Having some redundancy in your database infrastructure is essential to making sure your applications are accessible as much as possible. Even with a solid platform as Azure SQL database, you might still encounter a problem in one Azure region where your data is no longer accessible for a period of time. Not your best morning when that happens.
To mitigate that risk, you can use Failover Groups in Azure SQL. It should be as magical as just selecting another server, but there are some pitfalls to avoid. Optionally I describe how to use it in Navision setup, as I described before how to use Azure SQL as backend for Navision.
You need an existing Azure SQL database which you want to enable failover for. Failover is enabled at server level, and there you can chose which databases should be included in that failover process.
On the Azure SQL server level, you go to Data management and create a Failover Group. For the Failover Group, you select a second database server to which the failover will happen. This secondary one will function as a readonly replica as well.
I tried to create the secondary server during the setup of the Failover Group, but that server never gets created and hence you cannot pick it from the secondary list. So I’d advice to set it up on beforehand.
When create up a new Azure SQL server, you best chose an Azure Region which is different from the one your original database server is in, as this is the point of the failover.
Back to the process of creating the Failover Group, click + Add group.
You can now fill in the required fields, select the database(s) you want to replicate and press create.
The grace period is the time allowed before automatically failing over, as there might be other reasons why a database is temporarily not available. Failing over all databases because of a single network delay induces much more network traffic, making the issue probably worse. At least, after an hour the process is started, and you still have the ability to manually fail over.
After you created the group, you can see its configuration
The endpoints for connecting to the primary and the read-only are also listed. These we will need for configuration access from our applications:
Primary : axis0-fo.database.windows.net
Read-only (Secondary) : axis0-fo.secondary.database.windows.net
The failover group is now in place. You could think this is the end of the story, but when you test out the connection, you might notice the following problem.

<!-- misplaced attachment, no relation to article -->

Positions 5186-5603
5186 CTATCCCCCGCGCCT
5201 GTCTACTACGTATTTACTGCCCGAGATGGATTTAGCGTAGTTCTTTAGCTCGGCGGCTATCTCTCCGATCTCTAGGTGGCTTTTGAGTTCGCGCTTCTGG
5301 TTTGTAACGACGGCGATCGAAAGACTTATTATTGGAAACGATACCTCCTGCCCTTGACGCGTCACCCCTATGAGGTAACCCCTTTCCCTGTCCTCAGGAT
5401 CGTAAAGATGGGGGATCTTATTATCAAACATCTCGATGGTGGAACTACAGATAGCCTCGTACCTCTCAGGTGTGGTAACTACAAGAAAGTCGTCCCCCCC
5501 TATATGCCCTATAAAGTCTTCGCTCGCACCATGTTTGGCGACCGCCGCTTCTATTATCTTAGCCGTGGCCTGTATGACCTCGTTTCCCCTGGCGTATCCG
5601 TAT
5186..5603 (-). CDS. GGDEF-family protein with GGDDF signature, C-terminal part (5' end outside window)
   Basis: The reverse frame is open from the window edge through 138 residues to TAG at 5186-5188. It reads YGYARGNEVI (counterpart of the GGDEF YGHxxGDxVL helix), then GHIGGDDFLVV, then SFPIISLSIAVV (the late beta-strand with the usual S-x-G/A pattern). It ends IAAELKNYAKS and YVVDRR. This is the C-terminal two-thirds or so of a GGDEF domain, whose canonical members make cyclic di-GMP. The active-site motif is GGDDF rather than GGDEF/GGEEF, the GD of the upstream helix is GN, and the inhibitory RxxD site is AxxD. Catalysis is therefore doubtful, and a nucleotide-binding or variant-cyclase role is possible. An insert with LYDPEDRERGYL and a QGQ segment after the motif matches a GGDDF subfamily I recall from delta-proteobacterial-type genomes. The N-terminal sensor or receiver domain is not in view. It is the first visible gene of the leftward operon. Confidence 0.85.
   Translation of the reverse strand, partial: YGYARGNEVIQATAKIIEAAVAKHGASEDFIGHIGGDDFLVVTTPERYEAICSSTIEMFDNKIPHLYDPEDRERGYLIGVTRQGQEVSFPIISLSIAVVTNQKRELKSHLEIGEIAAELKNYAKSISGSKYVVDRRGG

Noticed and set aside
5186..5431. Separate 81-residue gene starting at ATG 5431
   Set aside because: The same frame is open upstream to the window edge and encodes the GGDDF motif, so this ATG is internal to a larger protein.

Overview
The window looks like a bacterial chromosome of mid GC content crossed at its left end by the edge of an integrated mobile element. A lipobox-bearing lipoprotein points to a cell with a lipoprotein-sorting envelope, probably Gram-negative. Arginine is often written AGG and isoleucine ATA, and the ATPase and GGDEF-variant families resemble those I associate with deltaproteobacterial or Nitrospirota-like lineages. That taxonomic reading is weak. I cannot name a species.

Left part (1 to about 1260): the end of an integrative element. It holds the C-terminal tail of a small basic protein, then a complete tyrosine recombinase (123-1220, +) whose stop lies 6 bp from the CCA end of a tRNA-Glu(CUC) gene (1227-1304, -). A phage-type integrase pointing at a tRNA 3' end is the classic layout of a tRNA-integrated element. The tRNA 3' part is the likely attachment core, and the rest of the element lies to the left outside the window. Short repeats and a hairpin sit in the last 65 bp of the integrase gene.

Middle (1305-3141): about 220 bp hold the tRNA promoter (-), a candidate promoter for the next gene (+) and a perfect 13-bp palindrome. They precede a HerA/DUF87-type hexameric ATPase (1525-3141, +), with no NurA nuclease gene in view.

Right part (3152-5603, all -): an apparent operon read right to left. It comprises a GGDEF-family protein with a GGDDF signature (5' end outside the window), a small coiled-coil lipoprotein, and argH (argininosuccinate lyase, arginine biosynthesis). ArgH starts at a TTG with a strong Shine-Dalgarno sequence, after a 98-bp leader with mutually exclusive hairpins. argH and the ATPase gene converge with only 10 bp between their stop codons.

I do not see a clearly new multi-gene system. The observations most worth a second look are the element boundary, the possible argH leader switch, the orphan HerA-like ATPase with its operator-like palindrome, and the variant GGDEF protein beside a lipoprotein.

You want to create a login on each server that will be used by your app. Since the failover can point to either server, you need to be able to access it. Moreover, you’d need the same password on both servers, as the application cannot know to which server it is connecting. For tips on connecting to Azure SQL, I summarised them in this write-up.
-- on the primary server only CREATE LOGIN myapp WITH PASSWORD = '1!securepwd' -- switch to the primary database CREATE USER myapp exec sp_addrolemember 'db_owner', 'myapp' -- in case you want to give it all access to this database
The User will get replicated on the secondary database (and you cannot create users there as it is read-only), but it will not be linked to a login, as you didn’t create the login yet.
More importantly, the login has to be created with the same SID as the the one from the primary server, or the user will not link up to the login, and you will not get access.
-- retrieve the SID SELECT [name], [sid] FROM [sys].[database_principals] WHERE name = 'myapp'
Use the value of this SID in the statement below that will create the LOGIN on the secondary server:
CREATE LOGIN myapp WITH PASSWORD ='1!securepwd', SID = 0x01060000000000640000000000000000FF7B5B4A5AF2814EB4E65AF4071A8C4F
You now created both logins, and have a user on both databases. You’re finally ready to use them.
You can test connecting to your failover group primary endpoint (axis0-fo.database.windows.net from above) with the myapp login.
Trigger a manual failover and try connecting again to the server. You’ll get connected, but your data will come from the North Europe region now. This can be verified by issueing
which will return axis0 before failover and axis1 after failover, confirming both logins work and the failover happened. Fail back to bring this back to the original state.
Connecting to Navision
In Navision, the configuration is quite agnostic of the backend. In the Administration screen, you simply provide the Failover Group primary endpoint as servername.
Obviously, you remove the keyfile as usual and you supply the credentials, restart Navision.
When you test the failover, you’ll notice Navision doesn’t even disconnect and you can continue working.
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